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There is a common quote “You can’t be what you can’t see”. This resonates with me, but I think there is more to it.  “You can only dream based on what you can see”. I’m a strong believer in the adage that people learn from behaviour, beliefs, and attitudes that they see around them. What I’ve seen and learnt in relation to gender equality throughout my career has changed dramatically. It is like a stone rolling down a hill – quickly gaining momentum and with an ever-decreasing level of resistance – which just needs to be constantly guided and encouraged.

When I first started my career, during Paul Keating’s “recession that we had to have”, I was recruited as a graduate into the Audit division in the Brisbane office of one of the then “Big 8” accounting firms. There were no female partners in Audit at that time and in fact, I don’t remember there being any female partners across the firm. This was no different to any of the other firms in town at the time, female partners were exceeding rare at that time.  In fact, at that time, I remember a disproportionately low number of women in the Senior Manager and Principal/Director ranks as well.

This was not a situation unique to the accounting profession, in the main, women weren’t CEO’s or CFO’s of public companies, they weren’t partners in accounting or legal firms, they didn’t sit on Boards and they didn’t hold high positions within government departments or hold elected office. It was hard therefore to imagine the path to get to those positions as a woman, in my case to be a partner in an accounting firm. The irony of that being that of the six graduates into the division that year, five were young women. One of those graduates is still in the profession and is a partner.  It isn’t one of the women. I’ve often asked myself why that is and how that came to be as I truly believe that most of those graduates had the potential to be a partner if they had wanted to be. There are many reasons, some personal, some due to circumstances and experiences and some just personal desire and ambition. However, I truly believe that it is partly because, at that time, none of us could see a woman in that role and we couldn’t see a role model that inspired us.

As my career moved on, I moved out across the world and out of the profession and into commercial roles and then onto roles within not for profits where I found my niche and also the women in leadership roles that inspired me. It was whilst working in London in one of my first positions after I left the profession, that I first worked for a female CFO. She was technically highly knowledgeable; she was experienced, and she was a great manager. It was the first time that I saw a woman in a senior finance role that I thought I would enjoy and could actually see myself doing and she encouraged me to apply for a position that I thought was beyond me when the opportunity arose.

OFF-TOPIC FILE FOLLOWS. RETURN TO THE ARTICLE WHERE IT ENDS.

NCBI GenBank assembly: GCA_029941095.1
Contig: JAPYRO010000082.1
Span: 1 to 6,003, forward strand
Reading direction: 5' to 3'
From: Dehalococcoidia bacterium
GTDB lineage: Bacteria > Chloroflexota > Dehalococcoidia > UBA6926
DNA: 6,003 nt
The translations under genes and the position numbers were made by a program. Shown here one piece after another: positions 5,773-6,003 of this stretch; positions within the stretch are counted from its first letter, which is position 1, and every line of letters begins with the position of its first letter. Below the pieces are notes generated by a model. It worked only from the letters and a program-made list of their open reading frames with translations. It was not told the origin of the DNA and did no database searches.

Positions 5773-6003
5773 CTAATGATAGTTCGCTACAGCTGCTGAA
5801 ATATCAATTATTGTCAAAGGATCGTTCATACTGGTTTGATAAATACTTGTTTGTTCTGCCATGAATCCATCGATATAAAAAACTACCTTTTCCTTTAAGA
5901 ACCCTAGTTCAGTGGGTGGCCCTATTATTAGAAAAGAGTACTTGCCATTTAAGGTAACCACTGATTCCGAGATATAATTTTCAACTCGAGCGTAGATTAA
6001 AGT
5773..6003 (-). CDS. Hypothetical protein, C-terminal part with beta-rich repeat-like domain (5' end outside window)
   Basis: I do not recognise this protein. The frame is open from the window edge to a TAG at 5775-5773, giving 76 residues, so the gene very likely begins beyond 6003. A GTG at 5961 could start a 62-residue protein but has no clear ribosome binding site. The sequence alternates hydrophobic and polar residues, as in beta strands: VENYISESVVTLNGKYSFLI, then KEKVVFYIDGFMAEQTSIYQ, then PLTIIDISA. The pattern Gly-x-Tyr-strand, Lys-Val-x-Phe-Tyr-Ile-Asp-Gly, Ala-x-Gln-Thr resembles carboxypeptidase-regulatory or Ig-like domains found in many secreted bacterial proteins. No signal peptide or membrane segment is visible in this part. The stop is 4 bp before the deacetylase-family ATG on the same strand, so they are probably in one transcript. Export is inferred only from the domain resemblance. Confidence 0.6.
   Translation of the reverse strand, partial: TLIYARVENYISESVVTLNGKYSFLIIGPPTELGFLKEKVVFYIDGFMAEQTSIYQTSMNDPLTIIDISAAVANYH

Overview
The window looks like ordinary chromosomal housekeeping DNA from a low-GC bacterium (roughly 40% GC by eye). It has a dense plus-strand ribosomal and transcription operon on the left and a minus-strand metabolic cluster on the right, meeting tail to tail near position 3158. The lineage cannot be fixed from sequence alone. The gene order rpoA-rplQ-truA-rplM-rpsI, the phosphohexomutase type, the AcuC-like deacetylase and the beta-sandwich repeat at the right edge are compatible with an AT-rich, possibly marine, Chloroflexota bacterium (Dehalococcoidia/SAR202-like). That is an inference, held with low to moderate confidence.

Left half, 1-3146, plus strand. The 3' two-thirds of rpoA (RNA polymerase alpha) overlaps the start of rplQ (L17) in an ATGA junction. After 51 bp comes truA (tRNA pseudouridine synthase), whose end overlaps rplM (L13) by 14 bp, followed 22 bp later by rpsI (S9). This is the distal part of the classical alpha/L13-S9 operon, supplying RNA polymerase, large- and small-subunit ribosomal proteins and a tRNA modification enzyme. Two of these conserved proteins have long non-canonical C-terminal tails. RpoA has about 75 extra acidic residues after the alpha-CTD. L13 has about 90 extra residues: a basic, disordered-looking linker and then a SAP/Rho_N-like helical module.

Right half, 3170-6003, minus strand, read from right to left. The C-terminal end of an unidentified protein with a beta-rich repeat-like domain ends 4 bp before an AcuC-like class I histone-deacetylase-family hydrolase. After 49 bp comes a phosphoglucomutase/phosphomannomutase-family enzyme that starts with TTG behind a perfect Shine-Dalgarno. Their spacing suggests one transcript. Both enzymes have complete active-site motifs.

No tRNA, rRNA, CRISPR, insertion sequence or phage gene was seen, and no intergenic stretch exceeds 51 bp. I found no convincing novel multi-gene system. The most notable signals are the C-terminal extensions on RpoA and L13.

My career moved on and over the years I continued to work, mainly for men, within finance functions across a range of companies. Generally speaking, the men I worked for had no hesitation in assisting me to gain the experience and knowledge I needed to further my career and encouraged me to think beyond the roles that I was currently doing. However, it was the women that I worked with a little later in my career who truly inspired me to follow my own path. In particular I worked for a woman who was the head of an international aid office in a war zone. She was a strong and confident woman who had no hesitation in demanding what was required to provide for the people who were under the care of her office in a predominately male dominated culture and industry. I later worked in a national arts organisation with both a female CEO and a female Creative Director.  Both were highly knowledgeable and experienced in their respective fields and eager to share that knowledge. They were also both keen to work in a consultative environment and to seek and learn from other’s experience.  What I learnt from all three of these women was that that passion, experience and knowledge, and a consultative approach can contribute to success both individually and professionally.